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Preabsorption of Ab with Ag still leads to staining in ICC


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#1 mastcells

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Posted 04 August 2009 - 05:46 PM

So I've been doing ICC on some mast cells to detect the presence of a protein. The normal procedure led to staining. Leaving out the primary antibody resulted in no staining, therefore we know that the secondary antibody is specific to the primary antibody. Now when we pre-absorbed the antibody with the antigen, we still got staining. Does this mean that either the antigen didn't block my antibodies, the exogenous antigen was displaced by the endogenous antigen, or its binding to some other protein? Because as of right now, I can't say authoritatively say that there is or isn't any of my protein of interest in my cell, because if its binding to something that leads to staining, for all i know it could still be my protein. Any suggestions for how i can figure out what wrong?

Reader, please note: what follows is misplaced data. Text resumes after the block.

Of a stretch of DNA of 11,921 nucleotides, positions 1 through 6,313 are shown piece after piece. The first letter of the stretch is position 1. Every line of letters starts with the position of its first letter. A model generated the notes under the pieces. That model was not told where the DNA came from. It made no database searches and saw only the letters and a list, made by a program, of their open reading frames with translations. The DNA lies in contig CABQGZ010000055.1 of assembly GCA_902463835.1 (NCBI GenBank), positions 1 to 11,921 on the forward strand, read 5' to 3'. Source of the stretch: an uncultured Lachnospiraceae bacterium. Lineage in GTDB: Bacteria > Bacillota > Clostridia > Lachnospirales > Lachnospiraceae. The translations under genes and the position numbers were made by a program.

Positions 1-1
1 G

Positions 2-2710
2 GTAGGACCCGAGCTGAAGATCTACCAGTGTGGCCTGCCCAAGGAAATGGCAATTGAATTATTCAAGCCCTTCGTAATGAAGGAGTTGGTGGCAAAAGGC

#2 HomeBrew

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Posted 04 August 2009 - 06:08 PM

There are a lot of possibilities here... How was your primary antibody prepared? If it's a polyclonal mix, perhaps some of the antibodies don't recognize your blocking antigen because your blocking antigen isn't in the same three dimensional form it was in when the antibodies were produced against it (although I'm not sure how these unadsorbed antibodies would then recognize your target protein when immobilized on a membrane...)..

Or, you haven't used enough blocking antigen to completely block your primary antibody.